Americans Hit With Massive Spike In Heating Oil Prices – In the winter of 2020-2021, some 5.3 million households across the United States relied on distillate fuel oil, known as heating oil, as their primary source of heat in their homes. While it is common for Americans to use home heating oil all over the country, some 82% of users came from the Northeast region.
The United States obtains heating oil from some domestic oil refineries but also imports much of the oil from overseas. With uncertainty in eastern Europe, sanctions against Russia, and NATO allies looking for new sources of oil, fuel supply problems have been amplified and prices have kept growing in recent months.
Heating oil costs hit a record high at the end of April, with some companies in the state charging as much as $6 per gallon. By comparison, the cost of a gallon of heating oil in October was just $2.50. In many places, the cost of heating oil has risen more dramatically than the cost of gas at the pump.
One Maine resident told WGME that he recently paid $800 to top up his 275-gallon oil tank and that he isn’t sure what their next fill-up will cost.
“You don’t really plan for heating oil to go up that much,” Matt Bucklin said.
The lowest price for Number 2 heating oil was $5.73 per gallon, and the highest price is $6. That may also still go up.
In Massachusetts, people are seeing similar price hikes, with some suppliers charging more than $6 per gallon – also double the price in the state over last year.
State Rep. Jim Hawkins, a Democrat, said that he is frequently asked by residents to do something to lower the cost of fuel.
“I get them all the time,” he said of requests for help. “They are not isolated, they usually have issues with rent, food. It’s hardly one issue.”
Residents in the state are often referred to the Attleboro Area Interfaith Collaborative and Self-Help agencies, but many residents are waiting for the state legislature or the federal government to do something to improve the situation.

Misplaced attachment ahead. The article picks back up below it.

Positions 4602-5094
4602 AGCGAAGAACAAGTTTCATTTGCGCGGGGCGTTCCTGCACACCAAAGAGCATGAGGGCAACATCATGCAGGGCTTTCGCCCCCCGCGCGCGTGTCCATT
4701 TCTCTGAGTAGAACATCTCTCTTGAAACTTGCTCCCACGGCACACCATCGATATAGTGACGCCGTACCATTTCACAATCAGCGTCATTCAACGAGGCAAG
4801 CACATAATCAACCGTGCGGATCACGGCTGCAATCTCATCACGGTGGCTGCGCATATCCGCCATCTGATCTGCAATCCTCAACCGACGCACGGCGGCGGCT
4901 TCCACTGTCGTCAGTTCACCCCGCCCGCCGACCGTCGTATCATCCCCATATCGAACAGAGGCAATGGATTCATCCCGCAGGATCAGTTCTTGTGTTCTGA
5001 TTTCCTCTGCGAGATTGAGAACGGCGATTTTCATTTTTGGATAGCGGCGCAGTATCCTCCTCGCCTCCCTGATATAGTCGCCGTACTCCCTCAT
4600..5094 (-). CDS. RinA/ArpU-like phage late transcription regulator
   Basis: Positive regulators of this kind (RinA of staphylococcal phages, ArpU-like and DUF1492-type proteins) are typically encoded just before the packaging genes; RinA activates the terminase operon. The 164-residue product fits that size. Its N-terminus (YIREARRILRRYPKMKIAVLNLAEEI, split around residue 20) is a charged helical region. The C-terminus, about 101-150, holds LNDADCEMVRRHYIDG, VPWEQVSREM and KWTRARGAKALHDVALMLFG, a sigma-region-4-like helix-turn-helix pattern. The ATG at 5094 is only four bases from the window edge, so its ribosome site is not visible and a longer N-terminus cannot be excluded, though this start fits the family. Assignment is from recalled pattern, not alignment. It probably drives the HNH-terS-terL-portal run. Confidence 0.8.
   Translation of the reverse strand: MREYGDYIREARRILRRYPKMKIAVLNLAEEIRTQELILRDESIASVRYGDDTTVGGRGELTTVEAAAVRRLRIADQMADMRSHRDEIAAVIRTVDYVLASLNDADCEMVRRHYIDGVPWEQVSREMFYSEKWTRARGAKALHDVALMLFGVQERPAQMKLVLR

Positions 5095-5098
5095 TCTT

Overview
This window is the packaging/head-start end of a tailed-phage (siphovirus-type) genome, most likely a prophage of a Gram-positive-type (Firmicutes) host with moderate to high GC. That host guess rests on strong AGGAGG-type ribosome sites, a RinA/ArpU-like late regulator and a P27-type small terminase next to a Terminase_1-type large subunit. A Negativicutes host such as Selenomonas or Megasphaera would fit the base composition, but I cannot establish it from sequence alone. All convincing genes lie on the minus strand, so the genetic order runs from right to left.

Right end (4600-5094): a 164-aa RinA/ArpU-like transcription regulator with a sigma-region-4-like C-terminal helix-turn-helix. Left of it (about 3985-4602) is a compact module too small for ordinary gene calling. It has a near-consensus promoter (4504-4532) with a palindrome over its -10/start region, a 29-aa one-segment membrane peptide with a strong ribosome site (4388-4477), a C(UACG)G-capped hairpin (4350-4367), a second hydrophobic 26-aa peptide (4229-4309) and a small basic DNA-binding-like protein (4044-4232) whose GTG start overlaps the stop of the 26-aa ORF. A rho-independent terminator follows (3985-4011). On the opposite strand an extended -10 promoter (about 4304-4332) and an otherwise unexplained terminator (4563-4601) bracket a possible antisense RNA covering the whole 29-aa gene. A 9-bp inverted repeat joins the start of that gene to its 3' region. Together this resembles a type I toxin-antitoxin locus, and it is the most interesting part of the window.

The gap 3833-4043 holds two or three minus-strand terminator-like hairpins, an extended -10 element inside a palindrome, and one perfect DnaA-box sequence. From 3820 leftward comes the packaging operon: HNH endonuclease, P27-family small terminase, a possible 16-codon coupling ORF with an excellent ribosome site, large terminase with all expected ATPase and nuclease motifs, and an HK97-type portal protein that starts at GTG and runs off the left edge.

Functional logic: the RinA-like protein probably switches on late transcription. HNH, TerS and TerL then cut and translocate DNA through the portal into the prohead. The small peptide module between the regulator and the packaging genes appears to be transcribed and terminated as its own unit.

Homeowners in Connecticut have seen similarly high prices, with some paying as much as $6.20 per gallon.
One resident, John Stimpson, told the Hartford Courant that he paid $2.67 in a contract with his oil dealer in April of last year. But after his contract ended last month, he topped up his tank with 17 gallons of fuel at $6.20 – more than double the price from last year.
“I hate the price, but I don’t think he’s ripping me off,” he said.
What Will Buyers Do?
All homeowners can do is wait to fill up their tanks for the fall – but there is no certainty that waiting will result in lower prices any time soon.
In March, as heating oil prices exceeded $5 per gallon, industry experts said that homeowners in New England should only purchase the fuel they need until the spring and summer weather arrives, indicating that prices would drop later in the year.
“There’s no need to fill up your tank. The best advice is to buy just what you need because prices will be coming down. This is a spike, and prices will be coming down,” National Energy Assistance Directors’ Association representative Mark Wolfe said at the time.
However, experts also predicted that prices would be falling by now, pointing to predictions that the price of crude oil would surpass $100 per barrel by December of last year and prices peaking in January of this year.
Homeowners can only choose between paying high prices now and potentially paying lower or higher prices later in the year.
Jack Buckby is a British author, counter-extremism researcher, and journalist based in New York. Reporting on the U.K., Europe, and the U.S., he works to analyze and understand left-wing and right-wing radicalization, and reports on Western governments’ approaches to the pressing issues of today. His books and research papers explore these themes and propose pragmatic solutions to our increasingly polarized society.